Everything You Need To Know About Dental Sealants In Children

When we recommend a dental treatment to you or your child,  our goal is to make sure that you truly understand everything about the procedure – because ultimately – the decision to do it or not is completely up to you.  Knowing why the treatment is needed, what it entails, what the benefits of getting it are, and the risks of not having it done, are all things that our Newport Beach dentist will want to review with you.

For instance, during a routine check-up we may see that some of your or your child’s teeth can benefit from dental sealants.  If that’s the case, here’s everything you need to know about this common procedure. That way you can make a well-educated decision on whether you’d like to proceed with letting your child get sealants or not. 

What Is A Dental Sealant and Why Is It Recommended?

In short, a dental sealant is a thin, tooth-colored, plastic-like coating that is placed over the biting surface of back teeth.

In children, when molars (back teeth) first erupt, they have deep pits and grooves on the biting surface.  These areas easily attract plaque and bacteria buildup. Cleaning these hard to reach areas can be impossible, even for diligent parents. As a result, bacteria can settle on these  and cavities start to form.

A dental sealant is a preventative aid that’s used to fill in these pits and grooves, making the biting surface of the tooth smoother and more level. Doing so attracts less plaque and food debris, making these teeth easier to clean and minimizing the chances of developing tooth decay.

Are Dental Sealants In Children Necessary?

A preventative treatment is defined as a procedure that’s performed to prevent ill-effects from occurring. As such, having a sealant placed isn’t a do or die situation.  It’s merely a suggestion that is made by your dentist to help decrease the chances of a tooth developing decay later on.  In fact, the American Dental Association (ADA) states that sealants on permanent molars reduce the risk of decay by 80%, so most patients find that this preventative service is well worth it.

After years of use, it’s normal for teeth with deep grooves and pits to wear down and become flatter. However, when deciding whether or not to have sealants placed, you should consider if you’re willing to risk the chances of developing decay in the meantime. Especially for a child, who may not be as dedicated at cleaning their teeth.

The Dental Sealant Procedure

The dental sealant process is fast, easy, and pain-free. First, the tooth is scrubbed clean and prepped with a special conditioning gel. Then a bonding agent is dabbed onto the tooth. Afterward, the sealant material is inserted into the crevices of the tooth, which hardens and sticks when we shine a special light over the area to cure it.

Depending on how many teeth need to be sealed, the above process may need to be repeated more than once.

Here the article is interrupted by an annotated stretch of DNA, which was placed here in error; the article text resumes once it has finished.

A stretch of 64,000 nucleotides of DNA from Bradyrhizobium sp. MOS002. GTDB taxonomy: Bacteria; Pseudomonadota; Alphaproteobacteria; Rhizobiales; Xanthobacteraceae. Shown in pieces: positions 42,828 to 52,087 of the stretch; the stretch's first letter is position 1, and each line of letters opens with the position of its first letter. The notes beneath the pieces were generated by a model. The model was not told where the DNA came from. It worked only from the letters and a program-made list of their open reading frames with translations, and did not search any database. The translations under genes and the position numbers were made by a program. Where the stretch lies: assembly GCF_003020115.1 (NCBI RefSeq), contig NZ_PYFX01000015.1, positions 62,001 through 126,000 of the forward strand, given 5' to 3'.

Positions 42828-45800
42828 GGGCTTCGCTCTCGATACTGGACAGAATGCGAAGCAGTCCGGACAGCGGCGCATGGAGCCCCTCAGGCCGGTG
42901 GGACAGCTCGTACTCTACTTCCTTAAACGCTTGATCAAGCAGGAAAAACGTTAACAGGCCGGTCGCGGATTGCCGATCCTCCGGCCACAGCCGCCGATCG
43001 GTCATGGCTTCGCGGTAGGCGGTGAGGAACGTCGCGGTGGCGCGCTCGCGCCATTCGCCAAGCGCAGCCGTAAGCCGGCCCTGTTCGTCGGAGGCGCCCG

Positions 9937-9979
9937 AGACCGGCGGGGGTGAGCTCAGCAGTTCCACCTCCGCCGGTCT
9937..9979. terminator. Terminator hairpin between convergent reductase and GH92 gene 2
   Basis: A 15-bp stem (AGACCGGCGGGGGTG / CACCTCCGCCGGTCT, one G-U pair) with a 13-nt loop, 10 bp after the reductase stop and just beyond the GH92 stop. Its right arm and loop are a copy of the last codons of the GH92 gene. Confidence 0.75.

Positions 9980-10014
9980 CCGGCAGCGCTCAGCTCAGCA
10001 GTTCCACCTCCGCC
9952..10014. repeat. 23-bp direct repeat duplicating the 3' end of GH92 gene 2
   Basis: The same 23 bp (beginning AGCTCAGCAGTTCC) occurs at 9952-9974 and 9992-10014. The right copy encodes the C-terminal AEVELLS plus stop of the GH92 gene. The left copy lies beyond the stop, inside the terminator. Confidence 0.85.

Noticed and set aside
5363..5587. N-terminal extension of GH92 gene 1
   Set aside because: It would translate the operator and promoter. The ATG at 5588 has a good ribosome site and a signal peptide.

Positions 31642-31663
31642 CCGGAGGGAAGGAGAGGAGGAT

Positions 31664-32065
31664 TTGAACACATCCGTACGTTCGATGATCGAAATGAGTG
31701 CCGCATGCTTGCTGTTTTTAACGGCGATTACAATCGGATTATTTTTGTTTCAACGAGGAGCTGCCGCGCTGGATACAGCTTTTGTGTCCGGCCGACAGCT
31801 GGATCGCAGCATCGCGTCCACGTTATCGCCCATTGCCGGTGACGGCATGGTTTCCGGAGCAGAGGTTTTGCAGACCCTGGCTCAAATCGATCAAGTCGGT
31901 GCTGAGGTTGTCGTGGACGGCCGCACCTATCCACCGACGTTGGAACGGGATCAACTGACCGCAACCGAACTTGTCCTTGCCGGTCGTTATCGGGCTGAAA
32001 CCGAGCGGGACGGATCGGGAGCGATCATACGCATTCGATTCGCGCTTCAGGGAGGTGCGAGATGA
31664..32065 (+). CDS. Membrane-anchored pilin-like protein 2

How Does A Sealant Differ From A Filling?

A dental filling is a restorative procedure that’s used when there is a cavity in the tooth that needs to be removed.  This treatment  requires anesthesia so that you don’t feel any pain, and a drill to remove the cavity. Dental sealants in children aren’t “fixing” anything, so no needles or loud drills are necessary.

The Life of A Dental Sealant

Most sealants will hold up pretty well and last as long as they need to.  Once the tooth has grown in enough and has worn to the point where it doesn’t have deep grooves and pits, the sealant is no longer necessary. However, we won’t remove a sealant, we’ll just let is fall out on its own when the time comes. If a sealant falls out prematurely, it will need to be replaced. During your child’s routine dental visits, we’ll examine each tooth and its sealant to see how they’re holding up. 

The Controversy Behind Dental Sealant

Studies have shown that some dental sealant materials contribute to a very low-level bisphenol A (BPA) exposure, deterring some people from getting the procedure done. According to the ADA, BPA exposure in dental sealants only lasts for a few hours after placement, and they state that the reward outweighs the risk. In fact, breathing air exposes you to BPA 100% times more than dental sealants do.

Dental Sealants in Newport Beach

When you bring your child in for a routine dental cleaning, Dr. Yazdan (our Newport Beach dentist) will examine their teeth to see if sealants are recommended. You can trust that we have the best interest of your child in mind and will only ever suggest preventative care that is truly beneficial to their well-being.

If at any time you feel apprehensive or have questions that you would like answered, don’t hesitate to let us know.  We enjoy teaching our patients about their smile’s health, and look forward to speaking with you. Give us a call today

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